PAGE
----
Post-career activities

After retiring as a player, Dent managed in the Yankees' minor-league system, notably with the [7] He also said that "the firing was only special because...it's the first time a Yankee manager...was purged on the ancient Indian burial grounds of the Back Bay".[7]

From 1991 to 1994, Dent served on the coaching staff of the St. Louis Cardinals under manager Joe Torre, moving to the coaching staff of the Texas Rangers from 1995 to 2001.

In 2002, Dent served as the manager for the Omaha Royals, the Triple A affiliate of the Kansas City Royals.

In 2003, when the Green Monster seats were added to Fenway Park, Dent attended the first game and sat in a Green Monster seat that was very near to where his 1978 home run landed. No animosity was displayed towards him by Red Sox fans at that game, who were all cordial to him.

Dent threw out the first pitch to Yogi Berra in the seventh and final game of the 2004 American League Championship Series.

In November 2005, Dent became the bench coach for the Cincinnati Reds. The Cincinnati Reds released Dent on July 3, 2007; just a few days after releasing manager Jerry Narron. At the time, the Reds had the worst record in Major League Baseball.

He now lives in South Florida with his wife Marianne, who passed away on October, 22 2015 and four children, Scott Russell, Stacy Lynn and twins Cody Joseph and Caitlin Ann. Caitlin Dent played NCAA Division I softball at North Carolina State from 2010–2013[8] and is now an assistant coach for the Hofstra softball team,[9] while Cody Dent played baseball at Florida.[10]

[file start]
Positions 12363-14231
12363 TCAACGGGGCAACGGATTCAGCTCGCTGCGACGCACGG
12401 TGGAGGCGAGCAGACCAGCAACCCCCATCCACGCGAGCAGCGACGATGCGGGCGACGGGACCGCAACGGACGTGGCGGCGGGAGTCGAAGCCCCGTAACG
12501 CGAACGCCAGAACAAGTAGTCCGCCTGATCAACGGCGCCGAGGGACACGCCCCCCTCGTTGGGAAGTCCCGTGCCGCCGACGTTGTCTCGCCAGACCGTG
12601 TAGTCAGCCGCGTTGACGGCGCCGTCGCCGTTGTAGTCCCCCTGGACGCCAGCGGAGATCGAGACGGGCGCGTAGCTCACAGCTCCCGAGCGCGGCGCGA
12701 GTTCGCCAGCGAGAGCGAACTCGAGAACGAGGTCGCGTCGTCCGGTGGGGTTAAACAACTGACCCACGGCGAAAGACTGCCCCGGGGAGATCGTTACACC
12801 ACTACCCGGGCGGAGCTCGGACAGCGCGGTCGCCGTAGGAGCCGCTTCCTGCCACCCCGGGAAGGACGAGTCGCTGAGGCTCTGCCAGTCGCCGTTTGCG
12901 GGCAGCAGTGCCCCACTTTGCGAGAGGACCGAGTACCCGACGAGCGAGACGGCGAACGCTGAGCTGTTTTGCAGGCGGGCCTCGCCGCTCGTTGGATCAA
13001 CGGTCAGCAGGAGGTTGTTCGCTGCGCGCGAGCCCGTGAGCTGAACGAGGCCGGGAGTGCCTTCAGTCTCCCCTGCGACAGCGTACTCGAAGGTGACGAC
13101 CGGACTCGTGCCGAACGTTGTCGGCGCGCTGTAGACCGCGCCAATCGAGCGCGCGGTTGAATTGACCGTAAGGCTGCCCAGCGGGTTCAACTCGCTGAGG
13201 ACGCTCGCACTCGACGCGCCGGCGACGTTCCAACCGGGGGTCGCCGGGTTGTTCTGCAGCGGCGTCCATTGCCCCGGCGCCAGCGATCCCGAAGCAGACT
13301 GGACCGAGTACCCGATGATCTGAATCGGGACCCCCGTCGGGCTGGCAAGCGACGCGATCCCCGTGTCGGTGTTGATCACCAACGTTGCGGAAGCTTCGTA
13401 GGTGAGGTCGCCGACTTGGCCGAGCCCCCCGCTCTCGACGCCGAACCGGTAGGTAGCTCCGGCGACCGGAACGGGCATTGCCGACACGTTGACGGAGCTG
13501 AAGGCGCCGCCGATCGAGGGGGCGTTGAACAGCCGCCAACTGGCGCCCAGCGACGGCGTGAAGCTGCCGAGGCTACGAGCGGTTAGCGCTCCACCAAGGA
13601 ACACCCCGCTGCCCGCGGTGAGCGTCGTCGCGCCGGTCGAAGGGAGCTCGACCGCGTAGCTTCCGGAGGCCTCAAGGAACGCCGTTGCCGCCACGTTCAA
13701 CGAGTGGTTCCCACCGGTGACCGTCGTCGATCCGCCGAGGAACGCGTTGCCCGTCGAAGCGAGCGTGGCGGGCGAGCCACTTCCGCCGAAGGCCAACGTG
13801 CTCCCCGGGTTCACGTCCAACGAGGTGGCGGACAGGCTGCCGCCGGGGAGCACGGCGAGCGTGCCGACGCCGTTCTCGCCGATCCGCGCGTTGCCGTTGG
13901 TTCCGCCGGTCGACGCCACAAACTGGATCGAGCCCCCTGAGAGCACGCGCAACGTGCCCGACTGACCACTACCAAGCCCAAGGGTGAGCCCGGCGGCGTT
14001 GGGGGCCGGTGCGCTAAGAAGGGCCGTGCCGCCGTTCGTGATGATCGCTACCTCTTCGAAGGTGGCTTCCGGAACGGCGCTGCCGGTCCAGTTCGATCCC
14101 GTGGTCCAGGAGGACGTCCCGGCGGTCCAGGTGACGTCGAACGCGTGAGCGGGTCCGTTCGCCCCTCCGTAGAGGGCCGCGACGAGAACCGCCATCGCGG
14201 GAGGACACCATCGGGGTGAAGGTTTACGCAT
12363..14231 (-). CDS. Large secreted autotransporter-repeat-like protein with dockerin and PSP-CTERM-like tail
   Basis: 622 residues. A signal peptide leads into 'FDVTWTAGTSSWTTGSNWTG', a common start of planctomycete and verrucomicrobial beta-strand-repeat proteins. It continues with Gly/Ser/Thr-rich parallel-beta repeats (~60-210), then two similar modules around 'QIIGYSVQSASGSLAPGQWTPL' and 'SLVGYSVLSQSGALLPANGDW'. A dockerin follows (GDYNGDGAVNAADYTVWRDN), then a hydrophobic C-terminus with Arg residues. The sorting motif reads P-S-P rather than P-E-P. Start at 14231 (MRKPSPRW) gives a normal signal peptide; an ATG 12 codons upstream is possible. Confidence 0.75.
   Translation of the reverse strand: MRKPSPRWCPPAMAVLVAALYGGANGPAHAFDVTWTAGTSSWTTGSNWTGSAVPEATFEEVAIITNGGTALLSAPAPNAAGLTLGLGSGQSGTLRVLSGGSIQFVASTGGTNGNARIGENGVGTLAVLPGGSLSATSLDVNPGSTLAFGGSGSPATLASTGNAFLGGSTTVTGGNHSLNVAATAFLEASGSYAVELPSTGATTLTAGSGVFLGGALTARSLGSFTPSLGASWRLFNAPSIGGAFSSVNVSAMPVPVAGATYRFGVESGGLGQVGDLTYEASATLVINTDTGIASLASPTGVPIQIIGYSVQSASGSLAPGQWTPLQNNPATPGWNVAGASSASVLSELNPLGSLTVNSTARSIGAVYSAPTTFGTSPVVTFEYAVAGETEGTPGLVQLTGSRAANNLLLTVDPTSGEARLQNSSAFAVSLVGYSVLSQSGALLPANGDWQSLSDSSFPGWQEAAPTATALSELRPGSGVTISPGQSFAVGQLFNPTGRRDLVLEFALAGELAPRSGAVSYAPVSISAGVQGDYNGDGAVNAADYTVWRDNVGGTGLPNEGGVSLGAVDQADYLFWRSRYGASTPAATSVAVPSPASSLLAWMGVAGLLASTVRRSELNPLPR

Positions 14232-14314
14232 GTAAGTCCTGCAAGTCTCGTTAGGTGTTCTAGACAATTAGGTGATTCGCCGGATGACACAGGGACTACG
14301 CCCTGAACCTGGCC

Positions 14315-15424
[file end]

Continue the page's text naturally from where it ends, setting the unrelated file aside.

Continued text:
Managerial record

Team From To Regular season record Post–season record Ref.
W L Win % W L Win %
New York Yankees 1989 1990 36 53 .404 [11]

Non-baseball work

In 1979, Dent posed for a pin-up poster. That year he also appeared in the TV movie Dallas Cowboys Cheerleaders, portraying a wide receiver who was the love interest of one of the cheerleaders. He also appeared in the September 1983 issue of Playgirl magazine wearing a swimsuit. In 2014, Dent made a cameo in Walt Before Mickey.

Movies

In 2014, Dent made a cameo as a father in the feature film Walt Before Mickey starring Thomas Ian Nicholas, Jon Heder, Armando Gutierrez, David Henrie, Jodie Sweetin in an Armando Gutierrez and Arthur L. Bernstein film.

See also

References

  1. ^ a b c Schudel, Matt (1990-09-02). "The Luck of Bucky Dent".  
  2. ^ a b "Finding his Father".  
  3. ^  
  4. ^ Graves, Gary (October 17, 2003). "For Boston, ousting rivals would be sweet". USA Today. p. 4C. 
  5. ^ "Grand opening of Little Fenway gets national attention". Boca Raton News. March 22, 1989. Retrieved 13 November 2012. 
  6. ^ Cafardo, Nick (June 7, 1990). "Dent Dumped by Yankees". Boston Globe. p. 37. Dent's greatest moment as a player—and his worst moment as a manager—came in Boston. 
  7. ^ a b c Shaughnessy, Dan (June 7, 1990). "His Back Was Against the Wall". The Boston Globe. p. 37. 
  8. ^ "Caitlin Dent Bio - NC State University Official Athletic Site". gopack.com. Retrieved 2014-04-22. 
  9. ^ http://www.gohofstra.com/ViewArticle.dbml?DB_OEM_ID=22200&ATCLID=209601765
  10. ^ "Cody Dent". gatorzone.com. Retrieved 2014-04-22. 
  11. ^ "Bucky Dent". Baseball Reference. Sports Reference. Retrieved 24 September 2015. 

External links

  • Career statistics and player information from Baseball-Reference
  • Bucky Dent Baseball School